In black-and-white, a woman lifts a wand to her mouth.
In a bathroom, a woman gets something out of her tote bag while in the stall next to her, a woman tugs at the bottom of her bathing suit. Two stalls over, a woman touches another’s woman cheek.
The woman exhales smoke into the wand, creating a bubble. Inside, is a version of herself. She drops the wand and stares at the bubble she made.
John Rzenik touches the bubble, moving it towards him. Waves crash against him in the background.
At a pool, a woman removes her high heels and steps backwards into the water. She lies in an inner tube, her eyes dead.
A bubble, with the woman inside, floats by Rzenik.
She twists inside the bubble, as it formed to her body, becoming a second skin.
Rzenik plays on stage with the band.
The woman floats in the water as men swim underneath her.
Against the background of waves, Rzenik watches a bubble and pop its with is finger. It dissolves into smoke.
Back in the bathroom stalls, one woman sits on the toliet, her legs spread out. A woman rubs lotion on another woman’s back.
A woman dives into the water. Several people float on their backs.
Rzenik moshes into the crowd. Fans cheer for them as they play during a concert.
The woman falls from her inner tube into the water.
As Rzenik plays, a bubble dissolves into powder.
Several more people dive into the pool.
The woman floats in the pool. Police take photographs of her body.
Rzeniks winks against the now corroded background. A window to a cloudy sky is seen as he in silhouette, holding his guitar.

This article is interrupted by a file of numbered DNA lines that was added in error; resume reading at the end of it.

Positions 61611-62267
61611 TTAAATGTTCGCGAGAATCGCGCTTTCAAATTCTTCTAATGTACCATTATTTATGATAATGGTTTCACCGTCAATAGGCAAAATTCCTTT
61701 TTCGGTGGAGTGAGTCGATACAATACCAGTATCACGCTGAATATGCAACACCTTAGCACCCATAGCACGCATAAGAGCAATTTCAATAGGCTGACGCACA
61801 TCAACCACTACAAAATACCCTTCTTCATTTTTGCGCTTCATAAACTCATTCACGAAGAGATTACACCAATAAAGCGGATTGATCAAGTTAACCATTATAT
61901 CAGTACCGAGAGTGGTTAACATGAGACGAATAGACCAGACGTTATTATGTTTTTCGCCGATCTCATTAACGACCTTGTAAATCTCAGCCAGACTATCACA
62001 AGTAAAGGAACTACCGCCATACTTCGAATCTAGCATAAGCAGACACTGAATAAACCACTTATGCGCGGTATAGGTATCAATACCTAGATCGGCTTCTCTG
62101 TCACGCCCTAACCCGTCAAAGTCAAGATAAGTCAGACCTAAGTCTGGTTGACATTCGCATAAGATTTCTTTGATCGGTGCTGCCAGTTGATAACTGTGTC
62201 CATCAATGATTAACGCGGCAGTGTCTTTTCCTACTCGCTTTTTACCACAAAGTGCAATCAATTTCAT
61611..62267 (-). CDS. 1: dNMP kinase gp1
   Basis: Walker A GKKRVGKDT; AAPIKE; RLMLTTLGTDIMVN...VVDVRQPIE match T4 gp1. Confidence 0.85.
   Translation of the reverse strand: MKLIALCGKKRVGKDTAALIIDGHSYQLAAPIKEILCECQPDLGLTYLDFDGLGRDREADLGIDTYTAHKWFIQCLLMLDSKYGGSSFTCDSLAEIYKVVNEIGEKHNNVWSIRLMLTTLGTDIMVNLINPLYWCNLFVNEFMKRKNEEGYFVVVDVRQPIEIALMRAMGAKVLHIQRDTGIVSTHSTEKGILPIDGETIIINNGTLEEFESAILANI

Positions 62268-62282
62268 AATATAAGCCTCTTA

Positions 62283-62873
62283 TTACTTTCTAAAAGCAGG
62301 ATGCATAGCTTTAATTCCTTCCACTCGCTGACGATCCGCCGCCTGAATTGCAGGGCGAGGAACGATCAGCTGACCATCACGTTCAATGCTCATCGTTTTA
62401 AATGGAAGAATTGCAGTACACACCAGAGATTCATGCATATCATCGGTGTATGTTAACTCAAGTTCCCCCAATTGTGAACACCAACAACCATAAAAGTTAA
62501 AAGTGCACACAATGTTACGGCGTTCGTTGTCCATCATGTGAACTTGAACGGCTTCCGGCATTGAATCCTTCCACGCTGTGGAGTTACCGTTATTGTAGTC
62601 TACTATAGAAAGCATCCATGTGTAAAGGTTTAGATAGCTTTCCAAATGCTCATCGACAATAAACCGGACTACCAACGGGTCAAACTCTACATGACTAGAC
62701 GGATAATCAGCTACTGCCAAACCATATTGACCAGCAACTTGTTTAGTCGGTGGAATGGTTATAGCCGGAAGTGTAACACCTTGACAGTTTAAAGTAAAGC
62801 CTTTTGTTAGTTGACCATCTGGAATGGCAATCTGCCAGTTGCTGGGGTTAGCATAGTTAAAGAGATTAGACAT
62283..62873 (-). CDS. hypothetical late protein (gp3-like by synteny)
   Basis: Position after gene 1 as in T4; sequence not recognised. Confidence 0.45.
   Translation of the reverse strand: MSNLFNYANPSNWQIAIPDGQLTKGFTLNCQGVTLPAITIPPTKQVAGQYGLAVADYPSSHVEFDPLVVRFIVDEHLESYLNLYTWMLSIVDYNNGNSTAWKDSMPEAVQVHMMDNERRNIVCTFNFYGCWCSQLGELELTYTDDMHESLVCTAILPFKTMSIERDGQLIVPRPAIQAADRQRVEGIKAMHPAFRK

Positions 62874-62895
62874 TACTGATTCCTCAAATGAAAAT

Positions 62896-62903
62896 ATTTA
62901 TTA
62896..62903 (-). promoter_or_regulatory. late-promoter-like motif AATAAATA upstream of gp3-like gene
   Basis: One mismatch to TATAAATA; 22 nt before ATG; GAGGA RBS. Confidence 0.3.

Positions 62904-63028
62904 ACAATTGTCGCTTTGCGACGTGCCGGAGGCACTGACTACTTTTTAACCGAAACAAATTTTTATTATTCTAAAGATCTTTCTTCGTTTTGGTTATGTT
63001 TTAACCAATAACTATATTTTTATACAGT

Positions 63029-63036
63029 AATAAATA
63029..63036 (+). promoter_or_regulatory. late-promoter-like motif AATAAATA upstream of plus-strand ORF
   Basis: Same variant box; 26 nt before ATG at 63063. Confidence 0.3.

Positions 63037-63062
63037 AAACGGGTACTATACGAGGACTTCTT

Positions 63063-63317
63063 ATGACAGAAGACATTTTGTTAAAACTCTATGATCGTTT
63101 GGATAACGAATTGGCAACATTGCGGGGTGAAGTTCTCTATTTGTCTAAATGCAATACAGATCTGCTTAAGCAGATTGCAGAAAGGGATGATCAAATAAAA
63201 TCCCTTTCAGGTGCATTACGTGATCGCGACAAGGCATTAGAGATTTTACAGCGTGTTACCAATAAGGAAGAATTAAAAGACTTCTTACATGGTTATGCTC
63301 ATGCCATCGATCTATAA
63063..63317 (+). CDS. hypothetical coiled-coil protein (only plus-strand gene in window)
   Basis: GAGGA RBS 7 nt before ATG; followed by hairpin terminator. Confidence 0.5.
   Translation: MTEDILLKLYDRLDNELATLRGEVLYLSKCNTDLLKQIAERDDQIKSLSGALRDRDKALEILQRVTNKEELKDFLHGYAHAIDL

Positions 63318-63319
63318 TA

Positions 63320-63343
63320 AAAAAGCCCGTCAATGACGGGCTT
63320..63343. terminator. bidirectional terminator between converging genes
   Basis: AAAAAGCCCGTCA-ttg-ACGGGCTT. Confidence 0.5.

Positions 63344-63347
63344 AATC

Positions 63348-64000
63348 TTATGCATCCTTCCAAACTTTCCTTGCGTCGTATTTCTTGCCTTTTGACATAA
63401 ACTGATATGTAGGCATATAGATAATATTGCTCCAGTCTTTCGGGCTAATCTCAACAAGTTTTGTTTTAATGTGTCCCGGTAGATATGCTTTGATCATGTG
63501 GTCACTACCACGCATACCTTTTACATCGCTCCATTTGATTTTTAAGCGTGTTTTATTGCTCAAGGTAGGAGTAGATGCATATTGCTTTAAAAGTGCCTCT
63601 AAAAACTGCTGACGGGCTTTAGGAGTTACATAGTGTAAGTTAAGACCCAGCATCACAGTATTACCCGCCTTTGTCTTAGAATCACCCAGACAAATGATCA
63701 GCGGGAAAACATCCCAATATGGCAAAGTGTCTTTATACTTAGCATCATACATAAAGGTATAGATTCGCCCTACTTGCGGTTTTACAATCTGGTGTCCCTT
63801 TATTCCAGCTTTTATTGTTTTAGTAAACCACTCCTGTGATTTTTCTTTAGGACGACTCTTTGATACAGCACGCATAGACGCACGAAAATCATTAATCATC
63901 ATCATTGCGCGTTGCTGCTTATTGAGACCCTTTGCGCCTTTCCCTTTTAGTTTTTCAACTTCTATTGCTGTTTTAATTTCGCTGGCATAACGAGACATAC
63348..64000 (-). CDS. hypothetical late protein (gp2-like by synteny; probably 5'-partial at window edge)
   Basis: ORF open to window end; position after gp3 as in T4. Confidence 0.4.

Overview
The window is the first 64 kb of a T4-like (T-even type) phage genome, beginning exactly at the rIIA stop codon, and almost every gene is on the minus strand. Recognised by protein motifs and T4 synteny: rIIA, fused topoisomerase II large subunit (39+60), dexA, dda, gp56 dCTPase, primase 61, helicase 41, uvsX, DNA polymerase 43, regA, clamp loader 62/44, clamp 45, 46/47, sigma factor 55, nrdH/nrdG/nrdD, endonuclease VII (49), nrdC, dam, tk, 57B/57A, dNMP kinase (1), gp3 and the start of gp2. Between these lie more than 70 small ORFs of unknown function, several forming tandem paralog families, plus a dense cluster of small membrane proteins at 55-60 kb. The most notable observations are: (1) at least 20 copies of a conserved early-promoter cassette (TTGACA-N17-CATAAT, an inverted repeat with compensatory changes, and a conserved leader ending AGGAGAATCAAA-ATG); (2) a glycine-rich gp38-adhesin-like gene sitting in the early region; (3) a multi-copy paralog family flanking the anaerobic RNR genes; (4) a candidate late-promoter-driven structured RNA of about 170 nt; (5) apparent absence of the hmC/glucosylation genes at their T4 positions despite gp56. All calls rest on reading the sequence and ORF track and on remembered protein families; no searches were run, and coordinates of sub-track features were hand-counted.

The black-and-white deepens the context of the images, forcing constant focus on them to decipher the metaphors within them. Nothing is quite what it seems. It’s off-kilter, playing with danger while wanting to turn away from it at the same time.
The young woman uses the wand, which stands in for a cooking spoon, used for heroin. Meanwhile, the bubble is her fragile state, fighting her need for heroin and wanting to quit.
John Rzenik stands behind a background of waves, resembling a sonogram. It implies the young woman may be pregnant. But she is too far gone in her addiction to stop because of the child.
The bathroom stalls seem to be a prelude as the women hide from their demons, convincing themselves to stop. However, once they dive into the pool, they have exhale their last breaths underwater, drowning and then dying from overdoses.
The concert footage intercut between the scenes gives the viewer a quick break from the harrowing imagery and admire John Rzenik’s good looks. His pecs, which can be seen through his tight shirt, is a welcome distraction. Although it’s hardly the time to flirt with the female viewers as he winks at the camera.
It’s a vivid cautionary tale which requires no explanation or hotline on the screen. It states its point and expects the audience to think as they choke back tears, processing what they saw.
Director: Nancy Bardwell Year: 1999
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